(17) VEGGIES IN ORBIT. GeekWire headline: “Small seeds could lead to a giant leap in space farming”.
The next Orbital ATK delivery to the space station will carry several strains of seeds for Arabidopsis, a flowering plant that’s closely related to cabbage and mustard. These will be grown in the Final Frontier Plant Habitat which was delivered on an earlier mission. The same genetic variants will be grown on Earth and used as baselines to compare harvested specimens sent back from the space station. You may recall that an earlier experiment in the overall mission to test growing of plants (including crops) in space involved lettuce, which was actually consumed by astronauts onboard the station.
When Orbital ATK’s Antares rocket launches a robotic Cygnus cargo spaceship toward the International Space Station, as early as Monday, it’ll be sending seeds that could show the way for future space farmers.
The Antares liftoff is currently set for 4:39 a.m. ET (1:39 a.m. PT) on Monday from NASA’s Wallops Flight Facility in Virginia, with an 80 percent chance of acceptable weather. NASA’s live-streaming coverage of the countdown begins at 1 a.m. PT Monday.
More than 7,200 pounds of supplies, equipment and experiments will be packed aboard the Cygnus. One of the smallest payloads consists of seeds for the Final Frontier Plant Habitat — part of a $2.3 million, NASA-funded initiative that involves researchers from Washington State University, Pacific Northwest National Laboratory, the University of New Mexico and Los Alamos National Laboratory.
The automated habitat was delivered during previous cargo resupply missions and set up for planting. Once the Cygnus’ cargo arrives, astronauts can proceed with the habitat’s first official science experiment, which is aimed at determining which genetic variants of plants grow best under weightless conditions.
(18) STAND BY TO SCORCH YOUR CREDIT CARD. Ars Technica delivers a “Peek at LEGO’s upcoming sets: Star Wars crafts, Hogwarts, Ninjago city, and more”, sharing pics of LEGO’s upcoming summer and holiday 2018 sets, including:
- Jedi Starfighter ($19)
- Collector Series Y-Wing Starfighter ($199)
- Snoke’s Throne Room ($69)
- Star Wars X-Wing Starfighter ($79)
- Sandcrawler ($139)
- Kessel Run version of the Millenium Falcon ($169)
- Hogwarts Express ($79)
- Hogwarts Great Hall ($99)
- Quidditch Match ($39)
- Ninjago City Docks ($229)
- Ninjago Destiny’s Wing ($19)
Non-genre sets pictured include:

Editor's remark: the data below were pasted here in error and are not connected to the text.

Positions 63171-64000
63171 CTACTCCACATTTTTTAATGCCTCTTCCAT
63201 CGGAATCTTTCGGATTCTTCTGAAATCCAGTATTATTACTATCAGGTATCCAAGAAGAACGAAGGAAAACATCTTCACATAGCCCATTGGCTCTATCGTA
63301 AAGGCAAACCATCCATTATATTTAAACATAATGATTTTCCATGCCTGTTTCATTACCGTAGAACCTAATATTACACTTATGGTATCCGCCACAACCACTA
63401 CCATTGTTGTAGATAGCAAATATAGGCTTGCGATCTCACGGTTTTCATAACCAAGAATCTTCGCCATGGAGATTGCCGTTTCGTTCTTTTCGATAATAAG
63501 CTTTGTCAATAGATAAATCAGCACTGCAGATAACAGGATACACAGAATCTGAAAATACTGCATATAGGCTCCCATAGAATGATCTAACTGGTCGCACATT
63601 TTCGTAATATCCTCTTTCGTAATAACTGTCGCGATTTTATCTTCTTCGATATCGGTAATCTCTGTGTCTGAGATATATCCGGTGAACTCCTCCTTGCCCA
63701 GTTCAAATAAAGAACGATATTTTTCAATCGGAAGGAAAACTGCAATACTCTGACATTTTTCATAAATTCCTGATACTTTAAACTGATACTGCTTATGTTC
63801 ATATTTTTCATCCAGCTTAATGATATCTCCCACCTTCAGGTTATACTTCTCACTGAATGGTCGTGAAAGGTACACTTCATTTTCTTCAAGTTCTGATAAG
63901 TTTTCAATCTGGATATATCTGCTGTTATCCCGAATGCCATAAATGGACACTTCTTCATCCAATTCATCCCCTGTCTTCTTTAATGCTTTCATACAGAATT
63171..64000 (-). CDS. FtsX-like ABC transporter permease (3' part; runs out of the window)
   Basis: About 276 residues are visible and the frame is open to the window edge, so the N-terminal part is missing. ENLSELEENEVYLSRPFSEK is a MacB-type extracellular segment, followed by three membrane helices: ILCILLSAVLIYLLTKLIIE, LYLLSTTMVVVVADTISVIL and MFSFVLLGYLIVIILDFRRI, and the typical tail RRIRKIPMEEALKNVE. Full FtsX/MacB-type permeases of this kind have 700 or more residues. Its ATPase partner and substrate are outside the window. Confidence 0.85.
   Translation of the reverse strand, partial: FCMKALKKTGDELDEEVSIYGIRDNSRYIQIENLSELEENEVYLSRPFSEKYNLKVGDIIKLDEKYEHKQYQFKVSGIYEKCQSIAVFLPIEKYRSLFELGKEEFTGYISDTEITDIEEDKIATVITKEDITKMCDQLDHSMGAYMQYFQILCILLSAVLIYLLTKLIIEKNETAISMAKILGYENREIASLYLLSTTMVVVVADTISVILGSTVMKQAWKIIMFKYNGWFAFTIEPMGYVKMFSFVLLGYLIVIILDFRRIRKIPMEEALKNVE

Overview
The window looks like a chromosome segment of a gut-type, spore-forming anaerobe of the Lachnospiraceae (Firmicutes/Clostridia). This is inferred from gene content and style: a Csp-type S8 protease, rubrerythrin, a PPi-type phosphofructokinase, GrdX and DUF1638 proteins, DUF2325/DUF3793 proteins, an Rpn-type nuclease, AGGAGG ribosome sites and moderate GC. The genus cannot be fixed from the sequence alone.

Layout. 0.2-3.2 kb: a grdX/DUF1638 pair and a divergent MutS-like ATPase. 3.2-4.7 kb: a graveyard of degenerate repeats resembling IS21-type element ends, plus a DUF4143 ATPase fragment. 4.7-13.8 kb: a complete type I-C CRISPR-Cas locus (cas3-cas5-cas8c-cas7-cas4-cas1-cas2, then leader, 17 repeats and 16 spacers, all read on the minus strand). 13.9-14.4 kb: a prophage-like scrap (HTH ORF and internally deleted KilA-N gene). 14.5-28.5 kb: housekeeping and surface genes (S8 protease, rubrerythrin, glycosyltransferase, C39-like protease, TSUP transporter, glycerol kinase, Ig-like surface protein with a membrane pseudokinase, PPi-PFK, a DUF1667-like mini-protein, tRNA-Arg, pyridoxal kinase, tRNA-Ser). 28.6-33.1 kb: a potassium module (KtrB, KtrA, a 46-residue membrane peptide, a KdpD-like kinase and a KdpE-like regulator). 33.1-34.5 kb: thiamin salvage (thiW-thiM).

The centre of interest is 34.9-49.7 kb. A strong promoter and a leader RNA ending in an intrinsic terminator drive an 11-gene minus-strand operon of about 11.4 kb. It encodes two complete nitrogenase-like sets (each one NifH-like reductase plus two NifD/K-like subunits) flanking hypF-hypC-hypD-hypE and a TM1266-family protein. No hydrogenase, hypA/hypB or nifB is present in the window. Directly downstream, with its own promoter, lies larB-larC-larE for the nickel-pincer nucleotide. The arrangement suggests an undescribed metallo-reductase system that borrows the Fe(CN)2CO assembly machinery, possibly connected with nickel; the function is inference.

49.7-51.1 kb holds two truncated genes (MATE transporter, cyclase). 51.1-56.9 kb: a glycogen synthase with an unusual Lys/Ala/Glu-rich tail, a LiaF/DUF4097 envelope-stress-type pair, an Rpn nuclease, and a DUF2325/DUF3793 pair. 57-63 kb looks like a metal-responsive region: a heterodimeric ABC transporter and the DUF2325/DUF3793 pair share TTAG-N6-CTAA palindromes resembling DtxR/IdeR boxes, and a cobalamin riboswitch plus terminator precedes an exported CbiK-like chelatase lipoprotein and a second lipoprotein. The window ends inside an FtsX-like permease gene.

- Arctic Supply Plane ($79)
- Cargo Train ($229)
- LEGO City Passenger Train ($159)
- Creator Expert: Roller Coaster set ($379)
- Mobile Stunt Show ($49)
(19) CATS SITTING WITHIN SF. Cory Doctorow discovered “Bandai is manufacturing armored cats”. Here’s an example. More photos at the link.
(20) DEADPOOL’S HISTORY. ScienceFiction.com explains how “‘Deadpool 2’ Mocks Marvel’s 10-Year Anniversary Video” in “Deadpool 2 – The First 10 Years.”
The clip chronicles the history of the ‘Deadpool’ franchise from 2008 to 2018, also giving it a 10-year history like Marvel Studios’ MCU – it even has the same format, aesthetic, as well as the use of dramatic background music. Clocking in at just over a minute, the clip features only Deadpool, unlike the MCU’s version which had commentaries from several key players in the film series, as he narrates what happened in the last decade that led to the creation of the upcoming sequel. The clip is filled with the character’s signature brand of humor as he honestly speaks about Reynolds’ starring in ‘Green Lantern’ and ‘X-Men Origins: Wolverine,’ which certainly didn’t help their cause, as well as Fox’s multiple rejections of the project
(21) DEADPOOL IS HISTORY. Mark Kermode’s review of Deadpool 2, “…not as bad as Kick Ass 2” ouch.
Main problem in his view is it has tried to be more than the first and lost what he liked about the first one.
[Thanks to IanP, Jayn, John King Tarpinian, JJ, Iphinome, Chip Hitchcock, Martin Morse Wooster, Cat Eldridge, Mark Hepworth, Mike Kennedy, Andrew Porter, and Carl Slaughter for some of these stories. Title credit goes to File 770 contributing editor of the day Chip Hitchcock.]